IMO, TYC has done an excellent job of providing mental health treatment in many cases. I have seen very ill youth make significant improvement for a variety of reasons – connection with a competent psychiatrist who found the correct diagnosis and medications, contact with psychologists, social workers and JCO staff who provided much needed counseling and support, experience with a safer and more stable living environment than they may have ever had before (keep in mind, despite TYCs many problems, for some youth it is still the most stable place they have ever lived). Has TYC always been able to provide the care some youth need for their mental illness? That is a definite NO. There have never been enough resources to meet all the youth’s need. Even when money is available, we often had problems hiring competent professionals in some locations. In some cases, the nature of the youth’s illness is just not one that can be effectively treated in a correctional setting far from their family. Sometimes it may not have been enough, but I never felt that TYC was hiring psychologists/psychiatrists “just for show.” The need was and is real and I believe the desire to meet that need from people like Dr. Reyes, Dr. Alvarez-Sanders, Ms. Logterman and many others was genuine as well.

“Will UTMB be able to have a better treatment program when they are given the complete Psych program from TYC?”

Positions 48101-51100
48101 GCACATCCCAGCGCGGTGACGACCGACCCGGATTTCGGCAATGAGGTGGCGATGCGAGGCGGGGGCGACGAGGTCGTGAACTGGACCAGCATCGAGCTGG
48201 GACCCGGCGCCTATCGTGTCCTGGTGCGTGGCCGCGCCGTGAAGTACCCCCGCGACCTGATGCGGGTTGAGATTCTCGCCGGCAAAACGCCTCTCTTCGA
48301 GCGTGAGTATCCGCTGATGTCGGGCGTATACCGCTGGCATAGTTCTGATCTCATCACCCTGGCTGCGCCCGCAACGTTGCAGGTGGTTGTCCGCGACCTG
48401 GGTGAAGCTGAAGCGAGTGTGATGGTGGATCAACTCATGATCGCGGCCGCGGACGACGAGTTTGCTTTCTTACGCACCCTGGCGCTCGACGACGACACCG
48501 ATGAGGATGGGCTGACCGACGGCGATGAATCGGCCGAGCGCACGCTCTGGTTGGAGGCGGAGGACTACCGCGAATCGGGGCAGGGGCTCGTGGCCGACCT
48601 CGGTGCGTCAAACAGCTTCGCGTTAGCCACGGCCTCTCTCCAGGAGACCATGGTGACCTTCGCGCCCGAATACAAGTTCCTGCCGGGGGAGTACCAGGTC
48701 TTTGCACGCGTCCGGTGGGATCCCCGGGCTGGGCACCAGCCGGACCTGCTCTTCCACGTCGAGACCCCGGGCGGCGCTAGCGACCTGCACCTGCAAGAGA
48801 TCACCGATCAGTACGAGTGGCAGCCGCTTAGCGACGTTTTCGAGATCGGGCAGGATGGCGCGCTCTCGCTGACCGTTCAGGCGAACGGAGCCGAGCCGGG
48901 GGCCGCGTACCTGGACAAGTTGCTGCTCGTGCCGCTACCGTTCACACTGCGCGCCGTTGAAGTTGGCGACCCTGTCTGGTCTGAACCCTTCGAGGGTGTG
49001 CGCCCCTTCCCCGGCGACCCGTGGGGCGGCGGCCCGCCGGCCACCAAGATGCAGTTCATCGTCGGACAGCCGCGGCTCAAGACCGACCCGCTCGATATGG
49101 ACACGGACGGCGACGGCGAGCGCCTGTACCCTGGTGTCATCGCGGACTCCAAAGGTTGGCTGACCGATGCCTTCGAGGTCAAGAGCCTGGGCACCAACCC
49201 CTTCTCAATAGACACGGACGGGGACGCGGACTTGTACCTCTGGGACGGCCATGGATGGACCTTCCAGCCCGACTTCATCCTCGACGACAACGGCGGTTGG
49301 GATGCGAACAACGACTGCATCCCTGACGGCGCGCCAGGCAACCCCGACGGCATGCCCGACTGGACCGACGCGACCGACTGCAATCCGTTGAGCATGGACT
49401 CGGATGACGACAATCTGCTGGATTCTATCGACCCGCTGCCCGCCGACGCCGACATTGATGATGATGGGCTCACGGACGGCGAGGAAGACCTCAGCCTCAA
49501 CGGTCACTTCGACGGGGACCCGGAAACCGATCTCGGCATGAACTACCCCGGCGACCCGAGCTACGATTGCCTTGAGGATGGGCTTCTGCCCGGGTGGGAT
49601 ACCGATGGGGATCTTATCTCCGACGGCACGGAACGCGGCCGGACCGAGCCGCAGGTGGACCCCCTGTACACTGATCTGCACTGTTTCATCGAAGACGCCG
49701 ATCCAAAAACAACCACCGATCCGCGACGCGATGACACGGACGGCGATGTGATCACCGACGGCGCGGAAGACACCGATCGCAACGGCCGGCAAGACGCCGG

I have serious reservations about this, but not because of UTMB per se. Whether intended or not, I believe that contracting out something like this essential makes it an ancillary service. I believe that psychiatric treatment, especially for seriously disturbed children and adolescents, requires a holistic approach that includes close communication, collaboration and coordination between MH “professionals”, such as psychiatrists, psychologists, etc. and those who spend the majority of time with the youth, the JCO staff and case managers. The observations and insight that JCOs and case managers can provide the MH professionals is invaluable to their understanding of the youth’s problems and needs. The input and suggestions the MH professionals can provide to the JCOs and case managers in managing and responding to the youth’s symptoms in the living environment is also critical. Let’s face it, with seriously disturbed youth, much of the “treatment” has to occur in their daily living environment by the JCO and case managers. 30 to 60 minute sessions every few weeks with a MH professional is just not sufficient. But JCOs and case managers who do not understand a youth’s illness can actually respond in ways that make it worse. It truly needs to be a team approach. This is difficult to develop and sustain when the chain of command for various elements (JCOs vs. Psychologists, for example) run through entirely different agencies who interface only at the point of a contract. For less disturbed youth, an “outpatient” model of contracted services may be fine. But for more seriously ill youth, such as those at Corsicana and Crockett, I think a treatment team united under effective local management is the best approach. I am not saying it cannot be done under a contract model, it will just be more difficult. Luckily, there are always some individuals who just do what is needed for the youth despite a less than conducive organizational structure. However, they tend to be the exception rather than the rule and when the organizational structure doesn’t support their efforts, they tend to move elsewhere.